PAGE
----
Don't write off the Arctic as a boon for oil companies just yet. Sure, hopes of tapping the region's energy riches have taken a beating of late. Earlier this week, Total Chief Executive Christophe de Margerie warned that drilling in the Arctic is not that safe. That might sound like sour grapes considering the French oil giant trails its rivals up north. But environmental issues forced Royal Dutch Shell to delay plans and deterred peers. Technological progress and $110 a barrel crude, though, mean it shouldn't be too long before Big Oil gets its way in the region.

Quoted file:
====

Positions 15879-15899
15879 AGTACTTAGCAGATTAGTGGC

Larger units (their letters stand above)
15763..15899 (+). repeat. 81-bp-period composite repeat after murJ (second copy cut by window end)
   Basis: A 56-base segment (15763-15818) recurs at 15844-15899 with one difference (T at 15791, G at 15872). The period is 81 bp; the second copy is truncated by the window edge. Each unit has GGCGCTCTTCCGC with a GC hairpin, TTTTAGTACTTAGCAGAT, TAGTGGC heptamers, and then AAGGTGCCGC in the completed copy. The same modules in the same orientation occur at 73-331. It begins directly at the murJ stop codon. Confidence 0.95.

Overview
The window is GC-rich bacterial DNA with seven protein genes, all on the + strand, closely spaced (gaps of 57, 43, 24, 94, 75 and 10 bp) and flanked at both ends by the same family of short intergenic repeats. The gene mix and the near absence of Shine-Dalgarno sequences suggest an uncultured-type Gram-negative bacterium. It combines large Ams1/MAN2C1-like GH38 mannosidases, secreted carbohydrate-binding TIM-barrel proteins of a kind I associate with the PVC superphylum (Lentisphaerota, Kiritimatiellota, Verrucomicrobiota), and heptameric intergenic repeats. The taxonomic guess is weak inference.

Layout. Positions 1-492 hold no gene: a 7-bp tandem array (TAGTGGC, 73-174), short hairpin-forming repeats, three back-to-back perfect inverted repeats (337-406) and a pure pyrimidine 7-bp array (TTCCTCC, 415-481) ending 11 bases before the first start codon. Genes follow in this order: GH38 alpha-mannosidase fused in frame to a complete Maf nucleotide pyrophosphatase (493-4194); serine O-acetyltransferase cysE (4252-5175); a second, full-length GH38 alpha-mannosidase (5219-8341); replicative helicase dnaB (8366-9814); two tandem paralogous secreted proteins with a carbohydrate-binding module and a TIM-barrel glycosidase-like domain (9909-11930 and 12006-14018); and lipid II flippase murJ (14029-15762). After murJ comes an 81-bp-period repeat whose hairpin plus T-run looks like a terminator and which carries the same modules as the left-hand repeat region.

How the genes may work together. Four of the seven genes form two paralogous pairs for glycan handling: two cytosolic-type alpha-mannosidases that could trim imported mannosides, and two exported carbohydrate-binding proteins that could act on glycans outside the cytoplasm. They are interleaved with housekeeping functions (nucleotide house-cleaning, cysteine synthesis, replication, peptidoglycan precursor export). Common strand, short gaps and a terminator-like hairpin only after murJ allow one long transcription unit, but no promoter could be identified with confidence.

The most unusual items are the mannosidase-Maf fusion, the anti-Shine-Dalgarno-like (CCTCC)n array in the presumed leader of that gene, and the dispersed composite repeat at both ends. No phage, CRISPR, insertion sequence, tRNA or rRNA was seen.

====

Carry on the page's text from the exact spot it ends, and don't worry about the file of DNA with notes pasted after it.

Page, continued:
Environmentalists are likely to seize on de Margerie's remarks. But it's Shell's woes that concern the industry more. After seven years of activity and $4.5 billion of investment, the Anglo-Dutch company has yet to drill a single offshore well. Last week it revealed that problems with safety equipment - a containment dome designed to capture leaking oil - will cause it to miss the summer drilling season altogether. With Norway's Statoil also pushing back plans by a year, to 2015, it must seem that the Arctic might freeze our oil companies for good.
But the sheer scale of the region's resources is an enticement for explorers to keep plugging away. About 22 percent of the world's undiscovered hydrocarbons could be up for grabs, according to the U.S. Geological Survey. While most of that is natural gas, there's still estimated to be some 90 billion barrels of oil - enough to supply the world's needs for three years. . .View Full Article